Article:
Ousted: The New Dynamics of Privatized Procedure and Judicial Discretion
60 Pages Posted: 22 Jun 2017 Last revised: 1 Jan 2018
Date Written: June 21, 2017
In litigation days of old, American courts jealously guarded their procedural powers through the doctrine of “ouster” and blocked most litigant efforts to create their own private procedural landscape. By the end of the twentieth century, the ouster doctrine was gone. Litigants now use an increasingly sophisticated set of contractual agreements that alter or displace standard procedural rules, a practice known as “private procedural ordering.” But this is not to say that judicial power has been displaced. In fact, the downfall of traditional ouster doctrine was accompanied by a rise in the scope and use of judicial discretion in procedural matters, culminating in the emergence of the “managerial judge” with administrative powers and responsibilities that would have seemed entirely foreign to a modern judge’s earlier counterpart.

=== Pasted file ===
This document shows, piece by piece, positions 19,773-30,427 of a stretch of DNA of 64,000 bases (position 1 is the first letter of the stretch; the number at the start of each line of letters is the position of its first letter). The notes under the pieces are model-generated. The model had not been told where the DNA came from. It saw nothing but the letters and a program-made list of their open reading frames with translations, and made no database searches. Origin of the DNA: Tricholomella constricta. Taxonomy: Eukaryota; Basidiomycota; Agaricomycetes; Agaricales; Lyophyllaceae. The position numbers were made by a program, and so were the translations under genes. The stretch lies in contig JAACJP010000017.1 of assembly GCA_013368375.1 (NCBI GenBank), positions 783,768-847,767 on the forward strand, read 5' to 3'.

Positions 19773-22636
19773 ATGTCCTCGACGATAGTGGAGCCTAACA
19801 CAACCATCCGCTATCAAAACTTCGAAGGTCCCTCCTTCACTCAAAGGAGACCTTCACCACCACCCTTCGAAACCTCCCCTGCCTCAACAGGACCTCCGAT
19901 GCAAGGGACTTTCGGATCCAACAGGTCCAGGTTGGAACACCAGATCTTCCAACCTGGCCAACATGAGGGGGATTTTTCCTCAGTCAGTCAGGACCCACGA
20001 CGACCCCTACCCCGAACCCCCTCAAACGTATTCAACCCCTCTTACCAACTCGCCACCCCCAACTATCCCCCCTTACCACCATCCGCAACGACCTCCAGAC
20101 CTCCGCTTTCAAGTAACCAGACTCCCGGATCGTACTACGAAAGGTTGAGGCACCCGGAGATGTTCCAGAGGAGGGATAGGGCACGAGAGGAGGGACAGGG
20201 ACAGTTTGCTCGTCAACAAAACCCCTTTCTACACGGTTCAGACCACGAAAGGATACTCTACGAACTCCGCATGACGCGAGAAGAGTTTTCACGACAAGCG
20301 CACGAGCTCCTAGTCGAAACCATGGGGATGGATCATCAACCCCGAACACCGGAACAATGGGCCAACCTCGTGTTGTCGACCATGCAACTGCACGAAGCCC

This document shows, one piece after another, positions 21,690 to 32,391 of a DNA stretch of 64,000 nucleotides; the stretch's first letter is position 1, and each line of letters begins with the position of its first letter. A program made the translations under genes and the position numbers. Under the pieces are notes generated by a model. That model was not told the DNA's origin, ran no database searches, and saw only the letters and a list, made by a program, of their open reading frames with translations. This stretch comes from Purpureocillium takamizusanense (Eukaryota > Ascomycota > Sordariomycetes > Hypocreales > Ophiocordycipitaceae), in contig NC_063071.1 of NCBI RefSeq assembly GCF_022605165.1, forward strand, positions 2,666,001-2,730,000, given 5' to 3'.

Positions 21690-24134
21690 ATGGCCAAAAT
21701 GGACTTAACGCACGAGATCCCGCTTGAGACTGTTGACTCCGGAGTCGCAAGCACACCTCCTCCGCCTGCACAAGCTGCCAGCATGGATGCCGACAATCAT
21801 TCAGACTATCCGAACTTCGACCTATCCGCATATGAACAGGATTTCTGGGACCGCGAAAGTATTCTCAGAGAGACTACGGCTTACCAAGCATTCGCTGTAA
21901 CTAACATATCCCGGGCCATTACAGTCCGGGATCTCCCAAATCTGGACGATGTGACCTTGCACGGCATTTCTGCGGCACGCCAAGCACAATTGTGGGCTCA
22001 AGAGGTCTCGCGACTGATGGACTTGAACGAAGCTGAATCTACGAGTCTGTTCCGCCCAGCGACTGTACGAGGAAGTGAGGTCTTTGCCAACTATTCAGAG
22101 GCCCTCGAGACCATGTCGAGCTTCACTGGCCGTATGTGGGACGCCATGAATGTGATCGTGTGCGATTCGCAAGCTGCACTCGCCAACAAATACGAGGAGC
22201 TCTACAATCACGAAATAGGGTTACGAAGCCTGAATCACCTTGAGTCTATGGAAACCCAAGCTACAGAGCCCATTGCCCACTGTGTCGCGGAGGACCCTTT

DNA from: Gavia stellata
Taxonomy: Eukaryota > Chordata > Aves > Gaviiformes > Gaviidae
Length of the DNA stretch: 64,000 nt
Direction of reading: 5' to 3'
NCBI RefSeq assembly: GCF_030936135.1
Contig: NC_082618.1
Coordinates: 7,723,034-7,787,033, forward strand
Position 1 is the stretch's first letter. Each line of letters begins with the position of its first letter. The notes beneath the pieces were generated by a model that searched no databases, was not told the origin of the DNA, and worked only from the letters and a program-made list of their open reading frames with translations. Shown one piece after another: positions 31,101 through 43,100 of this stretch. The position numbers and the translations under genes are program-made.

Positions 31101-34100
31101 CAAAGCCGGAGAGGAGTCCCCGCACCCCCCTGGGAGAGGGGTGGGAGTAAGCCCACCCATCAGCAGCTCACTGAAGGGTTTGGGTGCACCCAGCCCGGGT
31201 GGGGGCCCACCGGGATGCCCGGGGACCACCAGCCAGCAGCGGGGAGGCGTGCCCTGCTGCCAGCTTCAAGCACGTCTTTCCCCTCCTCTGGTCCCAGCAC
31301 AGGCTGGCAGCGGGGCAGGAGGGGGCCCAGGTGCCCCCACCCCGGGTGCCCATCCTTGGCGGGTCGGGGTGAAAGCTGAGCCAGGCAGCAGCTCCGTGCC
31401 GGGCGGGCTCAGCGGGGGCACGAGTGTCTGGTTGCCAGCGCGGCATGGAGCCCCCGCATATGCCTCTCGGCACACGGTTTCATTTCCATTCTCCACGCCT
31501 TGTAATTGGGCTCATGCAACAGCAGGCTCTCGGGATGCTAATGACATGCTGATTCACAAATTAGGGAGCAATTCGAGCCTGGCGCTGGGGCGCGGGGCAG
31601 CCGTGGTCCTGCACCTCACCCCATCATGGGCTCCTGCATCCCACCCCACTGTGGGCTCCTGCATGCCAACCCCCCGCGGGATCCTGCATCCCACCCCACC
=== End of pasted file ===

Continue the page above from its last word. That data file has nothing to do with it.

This Article examines the link between the scope of judicial discretion and the acceptance (or even endorsement and encouragement) of private procedural ordering. Examples from civil procedure demonstrate the varying relationship dynamics between judicial discretion and private procedural ordering, from the uneasy compatibility found in the rules of discovery to the outright clash of values in the enforcement of forum selection clauses.
The relationship between judicial discretion and private procedural ordering is not coincidental. Rather, it reveals that the civil litigation landscape is one in which litigants are “co-managers” of litigation alongside the increasingly “managerial” judges. More controversially, this relationship also shows that litigants are “co-interpreters” of procedural rules alongside judges, sharing the authority to shape the contours of the meaning, scope, and application of many procedural rules.
Keywords: Judges, Arbitration, Privatized Procedure, Discovery, Settlement, Class Actions, MDL, Interpretation
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